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Author: Vanessa Ngan, Staff Writer, 2003. Updated Hon A/Prof Amanda Oakley, August 2015. DermNet NZ Update March 2021. Copy edited by Gus Mitchell.
A tuberculid is a hypersensitivity reaction presenting as skin changes in association with tuberculosis elsewhere in the body. Mycobacterium tuberculosis organisms cannot be isolated from the tuberculid skin lesions. Four types of tuberculid are usually recognised: erythema induratum (Bazin disease), papulonecrotic tuberculid, lichen scrofulosorum, and nodular tuberculid, and more than one type of tuberculid may be present.
Tuberculids develop in patients with overt or silent tuberculosis infection and an allergy to or a medium-high level of cell-mediated immunity against the tubercle bacillus. They can sometimes appear after initiating anti-tuberculous treatment or after starting antiretroviral treatment for HIV. Tuberculids are mostly seen in countries where tuberculosis remains common, such as China, the Indian subcontinent, and sub-Saharan Africa.
Tuberculids are usually associated with Mycobacterium tuberculosis infection, but have also been reported less often following BCG immunisation or in association with atypical mycobacterial infections such as M. avium. It is thought to be due to haematogenous spread of mycobacterial antigens to the skin resulting in a type III or type IV hypersensitivity reaction.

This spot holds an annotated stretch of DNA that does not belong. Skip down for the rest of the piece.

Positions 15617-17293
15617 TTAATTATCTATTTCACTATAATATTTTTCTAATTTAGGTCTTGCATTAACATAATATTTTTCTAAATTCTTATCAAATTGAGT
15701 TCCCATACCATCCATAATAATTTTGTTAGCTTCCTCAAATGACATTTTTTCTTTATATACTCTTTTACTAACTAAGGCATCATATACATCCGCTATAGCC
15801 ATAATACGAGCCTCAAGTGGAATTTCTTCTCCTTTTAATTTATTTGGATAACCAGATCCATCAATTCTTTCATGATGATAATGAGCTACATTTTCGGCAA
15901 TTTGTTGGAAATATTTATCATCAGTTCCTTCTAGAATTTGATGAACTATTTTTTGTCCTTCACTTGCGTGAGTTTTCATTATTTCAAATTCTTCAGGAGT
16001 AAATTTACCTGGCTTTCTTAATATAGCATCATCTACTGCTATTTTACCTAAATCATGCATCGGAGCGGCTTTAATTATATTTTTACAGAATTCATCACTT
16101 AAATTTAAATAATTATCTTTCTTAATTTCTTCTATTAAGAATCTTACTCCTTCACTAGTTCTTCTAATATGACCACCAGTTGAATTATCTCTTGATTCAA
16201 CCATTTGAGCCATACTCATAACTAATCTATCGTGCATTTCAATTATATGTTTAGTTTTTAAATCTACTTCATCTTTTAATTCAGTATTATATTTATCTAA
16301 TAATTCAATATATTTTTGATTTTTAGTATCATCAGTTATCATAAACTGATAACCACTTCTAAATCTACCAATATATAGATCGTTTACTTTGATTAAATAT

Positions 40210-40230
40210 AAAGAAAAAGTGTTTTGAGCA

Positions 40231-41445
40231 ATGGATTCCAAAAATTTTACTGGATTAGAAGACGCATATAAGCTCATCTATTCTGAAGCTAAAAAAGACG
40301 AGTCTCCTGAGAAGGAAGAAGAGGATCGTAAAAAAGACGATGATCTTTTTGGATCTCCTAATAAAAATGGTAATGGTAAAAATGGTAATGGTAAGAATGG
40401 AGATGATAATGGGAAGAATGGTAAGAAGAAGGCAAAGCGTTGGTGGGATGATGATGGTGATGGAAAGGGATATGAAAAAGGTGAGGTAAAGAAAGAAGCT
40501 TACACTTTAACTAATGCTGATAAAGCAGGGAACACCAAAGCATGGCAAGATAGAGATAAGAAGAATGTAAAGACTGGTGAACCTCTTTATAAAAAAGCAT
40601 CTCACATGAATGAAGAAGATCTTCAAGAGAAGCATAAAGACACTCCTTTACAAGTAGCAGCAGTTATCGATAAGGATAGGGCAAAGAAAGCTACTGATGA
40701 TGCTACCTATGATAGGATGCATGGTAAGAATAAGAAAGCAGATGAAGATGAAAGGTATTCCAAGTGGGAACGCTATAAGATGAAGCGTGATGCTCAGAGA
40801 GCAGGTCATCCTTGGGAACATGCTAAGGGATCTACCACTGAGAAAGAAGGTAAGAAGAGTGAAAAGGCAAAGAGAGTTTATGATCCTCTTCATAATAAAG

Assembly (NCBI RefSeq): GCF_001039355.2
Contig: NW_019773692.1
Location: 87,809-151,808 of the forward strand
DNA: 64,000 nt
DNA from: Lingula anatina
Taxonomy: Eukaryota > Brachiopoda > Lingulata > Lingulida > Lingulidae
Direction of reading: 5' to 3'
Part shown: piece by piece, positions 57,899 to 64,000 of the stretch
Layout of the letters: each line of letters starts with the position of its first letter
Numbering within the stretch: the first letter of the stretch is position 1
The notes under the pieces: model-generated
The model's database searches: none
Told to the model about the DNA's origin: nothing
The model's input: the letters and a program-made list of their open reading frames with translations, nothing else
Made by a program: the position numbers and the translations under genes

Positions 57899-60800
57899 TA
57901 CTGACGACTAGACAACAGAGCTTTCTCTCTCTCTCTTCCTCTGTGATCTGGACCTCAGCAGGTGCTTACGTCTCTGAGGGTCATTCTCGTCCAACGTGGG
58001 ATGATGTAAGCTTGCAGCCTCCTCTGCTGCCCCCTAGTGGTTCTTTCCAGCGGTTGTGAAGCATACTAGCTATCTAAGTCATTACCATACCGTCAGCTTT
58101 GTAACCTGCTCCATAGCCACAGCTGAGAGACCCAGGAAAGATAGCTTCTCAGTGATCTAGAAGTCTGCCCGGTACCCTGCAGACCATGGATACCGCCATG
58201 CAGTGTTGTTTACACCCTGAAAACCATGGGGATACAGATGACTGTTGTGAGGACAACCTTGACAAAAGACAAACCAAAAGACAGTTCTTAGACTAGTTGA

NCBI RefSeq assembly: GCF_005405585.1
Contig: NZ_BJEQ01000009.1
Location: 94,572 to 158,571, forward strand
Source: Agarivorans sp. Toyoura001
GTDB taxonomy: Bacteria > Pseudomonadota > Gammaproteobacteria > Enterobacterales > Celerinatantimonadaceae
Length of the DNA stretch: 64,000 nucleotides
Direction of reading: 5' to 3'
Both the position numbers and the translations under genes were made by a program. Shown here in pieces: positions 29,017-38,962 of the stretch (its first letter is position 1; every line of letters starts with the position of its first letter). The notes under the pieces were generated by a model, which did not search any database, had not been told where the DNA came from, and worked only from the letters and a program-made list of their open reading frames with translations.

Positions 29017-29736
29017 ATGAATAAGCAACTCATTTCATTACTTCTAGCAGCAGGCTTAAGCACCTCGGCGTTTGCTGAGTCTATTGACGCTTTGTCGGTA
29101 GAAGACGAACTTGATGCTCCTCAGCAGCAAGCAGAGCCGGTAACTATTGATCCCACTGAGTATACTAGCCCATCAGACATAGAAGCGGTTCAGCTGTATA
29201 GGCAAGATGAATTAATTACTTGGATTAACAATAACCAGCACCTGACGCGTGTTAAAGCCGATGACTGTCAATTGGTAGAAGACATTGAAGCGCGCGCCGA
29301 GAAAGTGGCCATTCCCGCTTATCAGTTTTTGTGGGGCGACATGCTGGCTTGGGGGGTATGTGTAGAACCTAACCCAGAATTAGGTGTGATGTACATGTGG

Erythema induratum (Bazin disease) is the most commonly recognised form of tuberculid. It typically presents on the backs of the legs of young to middle-aged women as tender or painful indolent blue-red nodules and plaques which may ulcerate and scar.
Erythema induratum of the lower limbs
Papulonecrotic tuberculid (tuberculosis papulonecrotica) presents as recurring crops of clustered dusky or erythematous papules and nodules that can become pustular or necrotic to form small ulcers that heal with varioliform (chickenpox-like) scarring after about 6 weeks. The skin lesions develop symmetrically mostly on the limbs of children and young adults before the age of 30 years.
Lichen scrofulosorum (tuberculosis cutis lichenoides) usually affects children and adolescents with tuberculosis of the bone or lymph nodes. It presents as asymptomatic small, slightly scaly, follicular papules on the trunk which can be subtle. The papules are often skin-coloured, but may be yellow or red-brown, and clustered, grouped into an annular arrangement, or coalesced to form plaques, resembling lichen planus or granuloma annulare.
Nodular tuberculid is probably a variant of erythema induratum presenting as asymptomatic dusky-red papules and nodules.
Tuberculids are a complication of tuberculosis. Tuberculid skin lesions can result in:
Rarely, the eyes may also be involved in a tuberculid.
Tuberculids characteristically respond to appropriate multi-drug anti-tuberculous treatment, even when no underlying focus of tuberculosis is found.
Untreated tuberculosis may cause chronic tuberculids with recurrent crops of skin lesions or chronic ulcers. Adequate treatment of the associated tuberculosis infection using appropriate multi-drug anti-tuberculous therapy results in resolution of tuberculids.
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